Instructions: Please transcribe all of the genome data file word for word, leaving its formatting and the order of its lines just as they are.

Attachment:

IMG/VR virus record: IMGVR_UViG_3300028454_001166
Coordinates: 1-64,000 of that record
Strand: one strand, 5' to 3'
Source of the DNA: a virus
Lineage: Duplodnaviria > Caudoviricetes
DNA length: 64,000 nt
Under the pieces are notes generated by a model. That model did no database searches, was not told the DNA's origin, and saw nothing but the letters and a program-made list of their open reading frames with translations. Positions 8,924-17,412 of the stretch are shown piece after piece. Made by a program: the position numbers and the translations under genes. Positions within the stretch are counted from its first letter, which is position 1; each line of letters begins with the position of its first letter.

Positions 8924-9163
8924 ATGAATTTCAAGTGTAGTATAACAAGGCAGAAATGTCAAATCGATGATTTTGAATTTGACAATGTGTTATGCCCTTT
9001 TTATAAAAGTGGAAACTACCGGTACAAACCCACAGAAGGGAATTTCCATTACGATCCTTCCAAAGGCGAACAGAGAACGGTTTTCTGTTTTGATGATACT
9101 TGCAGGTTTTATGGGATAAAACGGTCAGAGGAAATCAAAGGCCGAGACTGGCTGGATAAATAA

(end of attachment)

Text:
IMG/VR virus record: IMGVR_UViG_3300028454_001166
Coordinates: 1-64,000 of that record
Strand: one strand, 5' to 3'
Source of the DNA: a virus
Lineage: Duplodnaviria > Caudoviricetes
DNA length: 64,000 nt
Under the pieces are notes generated by a model. That model did no database searches, was not told the DNA's origin, and saw nothing but the letters and a program-made list of their open reading frames with translations. Positions 8,924-17,412 of the stretch are shown piece after piece. Made by a program: the position numbers and the translations under genes. Positions within the stretch are counted from its first letter, which is position 1; each line of letters begins with the position of its first letter.

Positions 8924-9163
8924 ATGAATTTCAAGTGTAGTATAACAAGGCAGAAATGTCAAATCGATGATTTTGAATTTGACAATGTGTTATGCCCTTT
9001 TTATAAAAGTGGAAACTACCGGTACAAACCCACAGAAGGGAATTTCCATTACGATCCTTCCAAAGGCGAACAGAGAACGGTTTTCTGTTTTGATGATACT
9101 TGCAGGTTTTATGGGATAAAACGGTCAGAGGAAATCAAAGGCCGAGACTGGCTGGATAAATAA